"I don't think it's a place where you're going to persuade anybody — a Michael Moore movie," Carrick said. "The audience is too small. It's a self-selecting group of people."
But in an election where turning out core constituencies could be crucial to both Kerry and Bush, others see the film as a potent tool for motivating Democrats — especially since Republicans are typically more reliable for showing up at the polls.
"Feeling motivated, to the extent you make that extra effort to vote on your way home from work — that matters," said Thomas Hollihan, a communications professor at USC's Annenberg School for Communication.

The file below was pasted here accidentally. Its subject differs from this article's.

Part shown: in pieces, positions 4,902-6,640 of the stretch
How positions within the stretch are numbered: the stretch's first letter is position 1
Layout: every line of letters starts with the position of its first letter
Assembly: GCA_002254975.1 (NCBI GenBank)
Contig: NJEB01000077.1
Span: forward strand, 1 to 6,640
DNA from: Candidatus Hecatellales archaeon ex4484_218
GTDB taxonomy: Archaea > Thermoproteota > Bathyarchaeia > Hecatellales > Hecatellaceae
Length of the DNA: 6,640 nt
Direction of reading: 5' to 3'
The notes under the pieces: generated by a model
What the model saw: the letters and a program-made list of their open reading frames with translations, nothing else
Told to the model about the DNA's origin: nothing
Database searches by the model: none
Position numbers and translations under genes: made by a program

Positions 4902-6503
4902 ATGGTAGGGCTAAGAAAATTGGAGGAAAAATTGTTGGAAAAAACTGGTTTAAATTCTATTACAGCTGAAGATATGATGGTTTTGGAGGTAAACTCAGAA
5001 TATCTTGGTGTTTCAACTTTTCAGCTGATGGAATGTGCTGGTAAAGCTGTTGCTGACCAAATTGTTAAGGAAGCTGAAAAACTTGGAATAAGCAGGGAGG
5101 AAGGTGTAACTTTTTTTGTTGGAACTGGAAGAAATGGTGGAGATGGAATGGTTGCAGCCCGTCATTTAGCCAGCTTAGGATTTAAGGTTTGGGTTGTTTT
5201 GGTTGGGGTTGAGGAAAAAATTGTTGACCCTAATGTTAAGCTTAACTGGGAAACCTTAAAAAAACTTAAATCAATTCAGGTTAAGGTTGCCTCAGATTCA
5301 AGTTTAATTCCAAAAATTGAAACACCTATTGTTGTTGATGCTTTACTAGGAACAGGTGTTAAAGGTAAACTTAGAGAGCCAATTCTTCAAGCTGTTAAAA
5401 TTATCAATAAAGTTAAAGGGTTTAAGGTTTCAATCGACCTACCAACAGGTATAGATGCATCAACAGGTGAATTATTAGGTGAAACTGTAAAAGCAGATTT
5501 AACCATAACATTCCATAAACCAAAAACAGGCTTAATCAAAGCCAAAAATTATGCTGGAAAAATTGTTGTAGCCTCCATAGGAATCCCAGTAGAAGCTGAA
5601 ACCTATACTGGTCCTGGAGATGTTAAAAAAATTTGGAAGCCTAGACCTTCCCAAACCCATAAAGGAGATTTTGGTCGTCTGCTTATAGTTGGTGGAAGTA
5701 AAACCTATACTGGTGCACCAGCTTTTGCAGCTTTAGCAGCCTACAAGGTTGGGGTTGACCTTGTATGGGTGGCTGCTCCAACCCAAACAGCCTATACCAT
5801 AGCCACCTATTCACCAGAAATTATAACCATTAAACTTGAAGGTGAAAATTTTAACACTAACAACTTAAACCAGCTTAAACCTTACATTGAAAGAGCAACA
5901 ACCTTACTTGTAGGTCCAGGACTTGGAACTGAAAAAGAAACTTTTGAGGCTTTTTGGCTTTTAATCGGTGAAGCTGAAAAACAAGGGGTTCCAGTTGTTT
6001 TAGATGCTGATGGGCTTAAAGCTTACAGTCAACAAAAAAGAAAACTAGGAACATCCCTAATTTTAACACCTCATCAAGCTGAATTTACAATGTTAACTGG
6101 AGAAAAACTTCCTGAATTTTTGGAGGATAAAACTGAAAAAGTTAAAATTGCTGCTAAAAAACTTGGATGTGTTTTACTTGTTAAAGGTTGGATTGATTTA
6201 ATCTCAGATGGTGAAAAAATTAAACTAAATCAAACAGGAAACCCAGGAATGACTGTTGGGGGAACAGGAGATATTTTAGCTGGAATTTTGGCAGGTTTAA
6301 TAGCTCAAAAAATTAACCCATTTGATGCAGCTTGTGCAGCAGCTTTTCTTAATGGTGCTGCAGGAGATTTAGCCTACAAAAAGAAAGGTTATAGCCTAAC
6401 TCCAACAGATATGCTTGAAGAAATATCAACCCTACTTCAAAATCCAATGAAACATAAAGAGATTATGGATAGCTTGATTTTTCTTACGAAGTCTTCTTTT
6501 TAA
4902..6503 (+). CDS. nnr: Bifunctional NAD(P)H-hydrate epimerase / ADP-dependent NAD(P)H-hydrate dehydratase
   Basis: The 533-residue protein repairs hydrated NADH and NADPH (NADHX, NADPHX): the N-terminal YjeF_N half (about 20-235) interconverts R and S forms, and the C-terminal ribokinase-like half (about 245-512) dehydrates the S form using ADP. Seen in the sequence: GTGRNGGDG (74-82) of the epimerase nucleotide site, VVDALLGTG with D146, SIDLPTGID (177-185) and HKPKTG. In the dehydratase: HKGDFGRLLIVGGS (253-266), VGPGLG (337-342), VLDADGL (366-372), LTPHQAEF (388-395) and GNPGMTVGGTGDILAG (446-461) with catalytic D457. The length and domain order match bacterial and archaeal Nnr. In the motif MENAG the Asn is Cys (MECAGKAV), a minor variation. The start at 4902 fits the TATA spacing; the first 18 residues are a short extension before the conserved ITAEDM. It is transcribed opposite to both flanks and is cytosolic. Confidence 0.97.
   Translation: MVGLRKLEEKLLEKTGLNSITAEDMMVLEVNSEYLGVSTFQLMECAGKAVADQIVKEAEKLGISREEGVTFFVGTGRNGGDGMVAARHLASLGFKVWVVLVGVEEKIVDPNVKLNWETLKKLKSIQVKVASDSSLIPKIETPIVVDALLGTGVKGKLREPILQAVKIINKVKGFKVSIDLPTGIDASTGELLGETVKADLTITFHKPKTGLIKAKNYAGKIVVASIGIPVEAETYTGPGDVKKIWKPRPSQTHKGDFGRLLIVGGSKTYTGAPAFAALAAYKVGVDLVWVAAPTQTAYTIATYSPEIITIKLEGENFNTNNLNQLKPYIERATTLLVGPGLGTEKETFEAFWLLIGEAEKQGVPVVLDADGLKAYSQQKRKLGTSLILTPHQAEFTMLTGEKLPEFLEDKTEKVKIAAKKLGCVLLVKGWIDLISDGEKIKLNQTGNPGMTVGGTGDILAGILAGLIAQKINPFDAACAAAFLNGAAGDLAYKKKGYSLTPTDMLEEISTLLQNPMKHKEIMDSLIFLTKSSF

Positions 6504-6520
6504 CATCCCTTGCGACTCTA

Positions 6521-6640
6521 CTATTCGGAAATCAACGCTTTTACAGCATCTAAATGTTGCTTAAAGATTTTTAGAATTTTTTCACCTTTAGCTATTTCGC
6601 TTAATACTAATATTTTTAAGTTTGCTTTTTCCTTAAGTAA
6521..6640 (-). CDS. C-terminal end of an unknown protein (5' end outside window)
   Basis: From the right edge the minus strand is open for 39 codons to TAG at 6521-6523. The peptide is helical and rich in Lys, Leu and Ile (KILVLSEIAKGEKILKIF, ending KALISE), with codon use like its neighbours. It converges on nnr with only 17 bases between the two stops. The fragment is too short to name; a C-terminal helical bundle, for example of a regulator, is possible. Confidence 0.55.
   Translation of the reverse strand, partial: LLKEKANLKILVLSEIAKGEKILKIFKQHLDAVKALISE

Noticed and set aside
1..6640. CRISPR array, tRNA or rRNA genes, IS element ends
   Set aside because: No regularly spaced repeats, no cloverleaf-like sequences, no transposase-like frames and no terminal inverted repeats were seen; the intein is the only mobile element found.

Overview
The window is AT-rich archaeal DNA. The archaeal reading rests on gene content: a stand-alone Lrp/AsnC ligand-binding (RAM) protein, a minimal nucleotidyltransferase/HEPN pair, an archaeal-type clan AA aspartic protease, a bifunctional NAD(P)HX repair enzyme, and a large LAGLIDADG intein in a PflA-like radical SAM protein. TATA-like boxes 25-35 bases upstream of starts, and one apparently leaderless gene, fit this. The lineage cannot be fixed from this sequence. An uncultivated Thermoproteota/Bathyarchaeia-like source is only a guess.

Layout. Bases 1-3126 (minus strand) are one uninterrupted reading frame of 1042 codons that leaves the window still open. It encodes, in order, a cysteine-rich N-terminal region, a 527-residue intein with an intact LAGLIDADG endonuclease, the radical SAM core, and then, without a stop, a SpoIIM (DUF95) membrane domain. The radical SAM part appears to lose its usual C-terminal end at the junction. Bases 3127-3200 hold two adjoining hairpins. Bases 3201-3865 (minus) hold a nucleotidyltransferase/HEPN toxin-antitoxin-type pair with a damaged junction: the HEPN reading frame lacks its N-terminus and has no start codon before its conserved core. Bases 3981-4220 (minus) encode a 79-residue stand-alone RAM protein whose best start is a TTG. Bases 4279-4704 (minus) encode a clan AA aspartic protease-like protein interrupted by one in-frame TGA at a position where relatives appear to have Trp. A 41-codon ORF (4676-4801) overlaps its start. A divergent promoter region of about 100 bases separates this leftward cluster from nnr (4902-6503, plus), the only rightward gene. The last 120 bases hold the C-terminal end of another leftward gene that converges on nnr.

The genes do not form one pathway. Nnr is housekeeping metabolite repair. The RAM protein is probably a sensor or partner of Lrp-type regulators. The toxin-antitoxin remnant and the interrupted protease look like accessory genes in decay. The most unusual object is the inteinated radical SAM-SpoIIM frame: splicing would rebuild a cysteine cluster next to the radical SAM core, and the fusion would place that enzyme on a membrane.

That potential is not lost on Moore, who plans to offer ticket discounts and prizes to newly registered voters who see the film or visit his Web site. "If it can encourage the people who belong to the largest political party in America, the non-voter party, to leave that party behind and do the very minimum of what every citizen should do on Nov. 2, then I hope that will be seen as a significant contribution to this country," he said.
A main target of the film is younger voters, who tend to turn out in low numbers. Studies have shown that younger voters increasingly get election information from non-traditional campaign media, such as late-night television comedy shows and the Internet.
"For younger people, who may or may not be all that interested in politics, these entertainment formats are a key way to bring them into the political discussion," said Stephen Farnsworth, a political scientist at Mary Washington College in Virginia.
Staff writer John Horn contributed to this report.